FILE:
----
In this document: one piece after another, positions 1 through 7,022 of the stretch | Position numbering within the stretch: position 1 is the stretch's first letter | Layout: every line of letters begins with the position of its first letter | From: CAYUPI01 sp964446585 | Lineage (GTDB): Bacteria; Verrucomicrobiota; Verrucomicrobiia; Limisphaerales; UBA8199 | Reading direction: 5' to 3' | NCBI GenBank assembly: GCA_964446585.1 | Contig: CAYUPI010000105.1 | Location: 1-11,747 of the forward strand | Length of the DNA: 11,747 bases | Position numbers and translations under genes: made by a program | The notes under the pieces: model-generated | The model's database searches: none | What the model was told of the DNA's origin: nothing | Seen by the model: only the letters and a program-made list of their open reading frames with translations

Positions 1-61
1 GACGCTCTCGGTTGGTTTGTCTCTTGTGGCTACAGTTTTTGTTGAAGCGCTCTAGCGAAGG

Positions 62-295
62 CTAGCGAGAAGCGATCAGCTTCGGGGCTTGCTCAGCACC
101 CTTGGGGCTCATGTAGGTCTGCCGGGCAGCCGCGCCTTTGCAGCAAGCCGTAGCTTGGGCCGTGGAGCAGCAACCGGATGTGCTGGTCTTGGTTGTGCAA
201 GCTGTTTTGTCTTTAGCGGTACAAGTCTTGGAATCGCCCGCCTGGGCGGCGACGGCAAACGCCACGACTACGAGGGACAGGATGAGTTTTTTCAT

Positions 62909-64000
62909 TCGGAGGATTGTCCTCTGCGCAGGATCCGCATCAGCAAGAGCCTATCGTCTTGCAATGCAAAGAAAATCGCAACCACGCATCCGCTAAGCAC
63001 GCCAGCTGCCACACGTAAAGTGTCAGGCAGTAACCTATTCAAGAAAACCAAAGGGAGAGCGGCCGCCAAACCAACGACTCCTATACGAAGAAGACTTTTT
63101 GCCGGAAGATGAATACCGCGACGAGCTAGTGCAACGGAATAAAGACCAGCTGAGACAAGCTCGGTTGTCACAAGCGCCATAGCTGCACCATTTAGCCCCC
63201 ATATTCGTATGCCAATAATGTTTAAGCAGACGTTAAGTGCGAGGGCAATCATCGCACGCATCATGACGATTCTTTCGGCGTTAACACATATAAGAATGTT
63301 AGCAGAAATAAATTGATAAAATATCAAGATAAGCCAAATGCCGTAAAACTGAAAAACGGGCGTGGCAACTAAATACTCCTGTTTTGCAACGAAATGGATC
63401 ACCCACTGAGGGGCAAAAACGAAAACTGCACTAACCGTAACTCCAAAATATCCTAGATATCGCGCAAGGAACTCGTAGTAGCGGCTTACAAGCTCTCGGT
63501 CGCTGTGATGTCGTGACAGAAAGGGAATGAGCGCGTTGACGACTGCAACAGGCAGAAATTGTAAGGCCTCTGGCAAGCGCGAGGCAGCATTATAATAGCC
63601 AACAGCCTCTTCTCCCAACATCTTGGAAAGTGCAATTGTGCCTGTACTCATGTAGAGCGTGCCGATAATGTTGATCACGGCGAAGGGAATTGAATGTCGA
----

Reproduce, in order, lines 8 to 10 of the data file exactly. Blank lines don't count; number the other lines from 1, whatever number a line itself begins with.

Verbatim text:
Positions 62909-64000
62909 TCGGAGGATTGTCCTCTGCGCAGGATCCGCATCAGCAAGAGCCTATCGTCTTGCAATGCAAAGAAAATCGCAACCACGCATCCGCTAAGCAC
63001 GCCAGCTGCCACACGTAAAGTGTCAGGCAGTAACCTATTCAAGAAAACCAAAGGGAGAGCGGCCGCCAAACCAACGACTCCTATACGAAGAAGACTTTTT